City is second in the nation to tech start up acquisitions: Report
The Big Apple is becoming a bigger player in the tech world, attracting a who's who of names to the city.
Last year, there were more than 100 acquisitions of up-and-coming tech companies in the city, amounting to $8.3 billion in transactions, ranking New York second in the nation behind Silicon Valley, according to a report issued by PrivCo, a financial research analyst group.
Sam Hamadeh, PrivCo's CEO, said big-name New York-based firms such as IBM and AOL are pumping billions of dollars into Gotham's economy, which fuels the fire for newcomers.
"When you have 100 private tech companies [acquired] in New York, that money mostly goes back to people who want to do more startups," he said.
Under most acquisitions, a major firm would purchase stock of a smaller firm or buy out the company and include it as a subsidiary. In a lot of cases, the smaller company would keep its identity and staff and stay in New York, according to Hamadeh.
One of the largest business transactions last year was the purchase of New York-based social media tracker Buddy Media for $684 million by Sales Force, a San Francisco-based software company.
CB Insights, another group that tracks trends in the tech world, said New York leads the nation with the acquisition of Internet-based companies such as Buddy Media.
Anand Sanwal, the co-founder of CB Insights, said New York has more venture capital firms that are looking to invest in the up-and-coming tech companies than Silicon Valley and Boston, the cities which his company ranked first and third respectively in tech acquisitions last year.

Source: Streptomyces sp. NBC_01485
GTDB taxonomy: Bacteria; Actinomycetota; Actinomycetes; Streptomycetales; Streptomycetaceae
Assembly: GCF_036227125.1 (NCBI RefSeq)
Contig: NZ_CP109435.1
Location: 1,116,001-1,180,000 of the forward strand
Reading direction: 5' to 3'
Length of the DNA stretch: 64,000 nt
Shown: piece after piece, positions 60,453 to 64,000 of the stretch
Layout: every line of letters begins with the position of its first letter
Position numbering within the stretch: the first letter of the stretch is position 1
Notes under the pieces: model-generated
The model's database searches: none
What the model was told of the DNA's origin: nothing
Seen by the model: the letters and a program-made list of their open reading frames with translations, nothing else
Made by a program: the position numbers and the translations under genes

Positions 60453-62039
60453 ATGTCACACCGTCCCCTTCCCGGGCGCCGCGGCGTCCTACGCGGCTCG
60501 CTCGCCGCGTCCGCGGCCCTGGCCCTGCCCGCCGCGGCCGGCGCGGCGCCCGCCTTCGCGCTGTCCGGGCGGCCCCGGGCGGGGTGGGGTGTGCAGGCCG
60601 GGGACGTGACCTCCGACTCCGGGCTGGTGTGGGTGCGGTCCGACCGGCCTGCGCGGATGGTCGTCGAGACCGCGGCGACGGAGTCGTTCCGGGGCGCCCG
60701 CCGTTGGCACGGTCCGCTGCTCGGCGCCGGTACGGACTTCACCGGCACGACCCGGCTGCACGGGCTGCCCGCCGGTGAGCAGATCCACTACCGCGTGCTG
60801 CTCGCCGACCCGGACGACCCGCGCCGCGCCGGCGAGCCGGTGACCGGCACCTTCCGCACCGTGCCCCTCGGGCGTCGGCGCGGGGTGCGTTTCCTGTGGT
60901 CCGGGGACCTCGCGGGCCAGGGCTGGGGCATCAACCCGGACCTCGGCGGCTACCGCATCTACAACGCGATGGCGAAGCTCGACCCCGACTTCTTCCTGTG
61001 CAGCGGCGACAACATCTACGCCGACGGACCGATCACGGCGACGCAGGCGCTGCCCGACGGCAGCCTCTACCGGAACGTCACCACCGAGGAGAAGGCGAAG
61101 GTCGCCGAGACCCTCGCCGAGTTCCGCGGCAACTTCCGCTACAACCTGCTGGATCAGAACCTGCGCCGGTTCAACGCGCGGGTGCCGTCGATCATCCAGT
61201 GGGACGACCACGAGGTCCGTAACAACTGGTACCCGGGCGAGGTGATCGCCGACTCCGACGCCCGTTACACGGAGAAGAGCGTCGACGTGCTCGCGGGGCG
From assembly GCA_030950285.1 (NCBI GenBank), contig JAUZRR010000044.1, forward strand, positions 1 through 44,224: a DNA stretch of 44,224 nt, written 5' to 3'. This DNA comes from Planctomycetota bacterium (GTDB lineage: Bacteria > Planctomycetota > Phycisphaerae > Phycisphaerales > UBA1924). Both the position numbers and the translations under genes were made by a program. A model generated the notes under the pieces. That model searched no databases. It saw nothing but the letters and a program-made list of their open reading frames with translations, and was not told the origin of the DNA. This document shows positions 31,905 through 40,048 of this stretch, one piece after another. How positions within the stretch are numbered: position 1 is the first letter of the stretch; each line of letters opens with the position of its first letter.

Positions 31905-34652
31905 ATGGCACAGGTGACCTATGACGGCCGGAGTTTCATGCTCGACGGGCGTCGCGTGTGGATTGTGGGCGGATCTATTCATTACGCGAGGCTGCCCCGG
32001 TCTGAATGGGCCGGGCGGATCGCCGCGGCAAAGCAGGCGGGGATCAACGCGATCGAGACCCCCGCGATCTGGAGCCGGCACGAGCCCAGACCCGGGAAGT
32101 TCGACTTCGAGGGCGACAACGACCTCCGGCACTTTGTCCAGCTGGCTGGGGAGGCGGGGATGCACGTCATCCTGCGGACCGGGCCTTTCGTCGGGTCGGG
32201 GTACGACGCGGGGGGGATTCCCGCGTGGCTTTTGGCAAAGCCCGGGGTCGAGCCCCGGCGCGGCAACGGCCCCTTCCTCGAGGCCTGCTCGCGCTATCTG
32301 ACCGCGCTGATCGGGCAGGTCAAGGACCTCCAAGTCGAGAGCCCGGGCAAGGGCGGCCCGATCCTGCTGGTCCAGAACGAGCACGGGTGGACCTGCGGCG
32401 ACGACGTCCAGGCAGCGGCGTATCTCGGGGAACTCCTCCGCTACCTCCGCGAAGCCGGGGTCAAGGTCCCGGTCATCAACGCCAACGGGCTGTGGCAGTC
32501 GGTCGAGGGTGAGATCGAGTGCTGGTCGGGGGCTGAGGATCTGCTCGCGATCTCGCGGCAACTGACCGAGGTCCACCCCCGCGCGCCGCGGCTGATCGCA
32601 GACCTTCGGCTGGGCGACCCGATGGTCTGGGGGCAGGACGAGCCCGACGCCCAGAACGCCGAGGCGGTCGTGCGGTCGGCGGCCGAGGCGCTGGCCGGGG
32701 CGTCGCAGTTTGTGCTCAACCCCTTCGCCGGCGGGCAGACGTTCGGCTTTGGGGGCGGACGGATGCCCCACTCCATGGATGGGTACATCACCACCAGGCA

Between 2005 and 2010, the number of tech-related jobs in New York went up 30% to 120,000, according to the mayor's office.
"Boston doesn't have the momentum that New York has," Sanwal said.
He added that the city is also home to many other industries that are looking to enhance their businesses with the Internet - such as fashion, media and advertising - and that also creates an incentive for tech companies to take a shot.
Big business isn't the only one looking to enrich the technology industry.
Mayor Michael Bloom-berg constantly touts the growth of tech companies and has come up with several initiatives to incubate business over the last couple of years.
Aside from the creation of the Cornell engineering school on Roosevelt Island, the Economic Development Corporation set up an entrepreneurship program aimed at mentoring business leaders in the tech industry, and start-up talent competitions.
"These reports are another example of the tremendous growth taking place within New York City's technology sector," the EDC said in a statement about PrivCo's and CB Insights' surveys.
Hamadeh agreed, stating that the more people get behind the tech world, the stronger it becomes.
"The true proof of success is when you see these companies get sold," he said.
These are the top 5 New York area-based acquirers of private tech companies in 2012:
1. IBM (5 companies)
2. AOL (4 companies)
3. IAC (3 companies)
4. The Blackstone Group (2 companies)
5. PricewaterhouseCoopers (2 companies)